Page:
The Department of Transport has just announced that from 18th November 2012 all vehicles built prior to 1960 will be exempt from the annual MOT.
The theory is that vehicles of this vintage are often owned by enthusiasts who keep them better maintained than some newer vehicles and account for just 0.03% of all accidents.
Owners will still have a legal responsibility to ensure the that their vehicles are roadworthy and could still be inspected at roadside checkpoints or even stopped by the police for a spot-check.
Government Roads Minister, Mike Penning, said:’We are committed to cutting out red tape which costs motorists money without providing significant overall benefits. Owners of classic cars and motorbikes tend to be enthusiasts who maintain their vehicles well – they don’t need to be told to look after them, they’re out there in all weathers checking the condition of the engine, tyres and bodywork.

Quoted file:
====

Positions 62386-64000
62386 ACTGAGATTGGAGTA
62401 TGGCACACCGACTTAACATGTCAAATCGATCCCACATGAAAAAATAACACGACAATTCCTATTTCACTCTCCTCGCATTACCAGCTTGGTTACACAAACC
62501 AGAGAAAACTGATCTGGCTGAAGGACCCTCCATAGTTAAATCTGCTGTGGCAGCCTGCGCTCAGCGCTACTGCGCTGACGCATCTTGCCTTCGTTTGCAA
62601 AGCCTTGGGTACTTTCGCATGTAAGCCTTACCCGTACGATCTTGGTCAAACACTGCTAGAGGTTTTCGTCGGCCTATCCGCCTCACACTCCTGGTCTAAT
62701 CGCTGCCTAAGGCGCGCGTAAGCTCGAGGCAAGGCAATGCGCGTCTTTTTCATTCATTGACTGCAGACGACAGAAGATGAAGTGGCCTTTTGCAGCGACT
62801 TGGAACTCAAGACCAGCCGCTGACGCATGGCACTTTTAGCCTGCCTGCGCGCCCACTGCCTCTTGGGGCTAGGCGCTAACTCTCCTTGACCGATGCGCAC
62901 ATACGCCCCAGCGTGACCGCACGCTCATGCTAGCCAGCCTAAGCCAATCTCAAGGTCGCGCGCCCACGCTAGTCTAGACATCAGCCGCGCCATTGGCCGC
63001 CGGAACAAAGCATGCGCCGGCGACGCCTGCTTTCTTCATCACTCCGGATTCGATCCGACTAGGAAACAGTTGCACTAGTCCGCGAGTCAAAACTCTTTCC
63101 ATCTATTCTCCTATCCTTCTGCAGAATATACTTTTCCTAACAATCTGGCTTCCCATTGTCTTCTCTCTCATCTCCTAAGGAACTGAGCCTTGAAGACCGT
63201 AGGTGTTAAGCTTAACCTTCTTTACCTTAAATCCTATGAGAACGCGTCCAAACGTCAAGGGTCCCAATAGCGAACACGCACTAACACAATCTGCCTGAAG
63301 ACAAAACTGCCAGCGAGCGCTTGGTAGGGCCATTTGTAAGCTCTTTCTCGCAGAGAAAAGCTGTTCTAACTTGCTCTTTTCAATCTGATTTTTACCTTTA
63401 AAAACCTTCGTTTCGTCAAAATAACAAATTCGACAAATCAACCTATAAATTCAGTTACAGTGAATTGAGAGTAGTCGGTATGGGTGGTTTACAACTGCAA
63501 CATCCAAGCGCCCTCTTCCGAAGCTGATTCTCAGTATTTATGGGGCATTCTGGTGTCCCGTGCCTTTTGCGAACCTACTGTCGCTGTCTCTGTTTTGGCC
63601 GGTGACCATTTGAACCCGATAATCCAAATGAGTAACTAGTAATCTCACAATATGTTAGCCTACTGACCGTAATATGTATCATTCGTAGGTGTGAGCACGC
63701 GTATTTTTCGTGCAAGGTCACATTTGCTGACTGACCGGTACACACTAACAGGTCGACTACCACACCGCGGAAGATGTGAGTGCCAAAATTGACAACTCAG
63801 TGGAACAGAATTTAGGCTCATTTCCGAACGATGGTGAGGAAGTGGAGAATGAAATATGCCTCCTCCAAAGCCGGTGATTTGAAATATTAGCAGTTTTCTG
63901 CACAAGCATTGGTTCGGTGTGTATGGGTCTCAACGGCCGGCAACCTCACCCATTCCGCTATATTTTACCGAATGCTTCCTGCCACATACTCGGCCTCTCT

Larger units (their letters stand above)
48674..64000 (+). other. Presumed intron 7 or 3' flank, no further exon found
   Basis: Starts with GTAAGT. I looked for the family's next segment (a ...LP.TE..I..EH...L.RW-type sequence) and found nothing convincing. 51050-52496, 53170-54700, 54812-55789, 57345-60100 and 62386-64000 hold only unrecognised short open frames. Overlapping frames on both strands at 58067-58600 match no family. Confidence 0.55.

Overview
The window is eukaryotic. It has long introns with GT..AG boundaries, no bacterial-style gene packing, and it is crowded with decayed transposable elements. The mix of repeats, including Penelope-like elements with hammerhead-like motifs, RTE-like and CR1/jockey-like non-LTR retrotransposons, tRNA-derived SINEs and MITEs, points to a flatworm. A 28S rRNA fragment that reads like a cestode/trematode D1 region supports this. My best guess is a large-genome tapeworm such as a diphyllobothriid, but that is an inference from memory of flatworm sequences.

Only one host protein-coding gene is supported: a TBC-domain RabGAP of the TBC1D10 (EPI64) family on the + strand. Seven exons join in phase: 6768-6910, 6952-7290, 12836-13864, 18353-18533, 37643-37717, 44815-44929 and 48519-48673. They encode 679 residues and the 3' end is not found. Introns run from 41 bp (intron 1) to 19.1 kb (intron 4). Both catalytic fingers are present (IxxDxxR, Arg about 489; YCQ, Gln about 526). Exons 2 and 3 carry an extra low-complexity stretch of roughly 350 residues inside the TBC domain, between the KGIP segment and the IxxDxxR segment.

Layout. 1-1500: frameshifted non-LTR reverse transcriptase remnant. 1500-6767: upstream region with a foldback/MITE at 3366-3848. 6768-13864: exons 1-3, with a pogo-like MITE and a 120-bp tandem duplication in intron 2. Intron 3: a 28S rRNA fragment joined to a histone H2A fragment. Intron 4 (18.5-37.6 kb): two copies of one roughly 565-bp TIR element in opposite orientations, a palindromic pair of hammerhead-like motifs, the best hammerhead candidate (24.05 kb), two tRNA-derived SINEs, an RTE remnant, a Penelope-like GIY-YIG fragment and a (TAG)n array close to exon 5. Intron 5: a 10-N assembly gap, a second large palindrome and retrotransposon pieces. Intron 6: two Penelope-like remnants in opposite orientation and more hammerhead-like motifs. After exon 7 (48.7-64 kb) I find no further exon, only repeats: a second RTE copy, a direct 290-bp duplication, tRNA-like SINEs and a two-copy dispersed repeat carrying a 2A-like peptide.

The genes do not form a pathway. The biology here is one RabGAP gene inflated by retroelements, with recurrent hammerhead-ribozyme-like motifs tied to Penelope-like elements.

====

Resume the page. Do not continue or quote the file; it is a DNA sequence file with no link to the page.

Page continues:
‘Owners of classic vehicles will still be legally required to ensure that they are safe and in a proper condition to be on the road but scrapping the MoT test for these vehicles will save motorists money.’
The exact build cut-off date is yet to be confirmed, it could mean up to December 1959 which will cover all Series Is and only the very earliest of Series IIs.
Results of the Consultation process can be found here: http://www.dft.gov.uk/consultations/dft-2011-27
This news item is courtesy of Land Rover World magazine.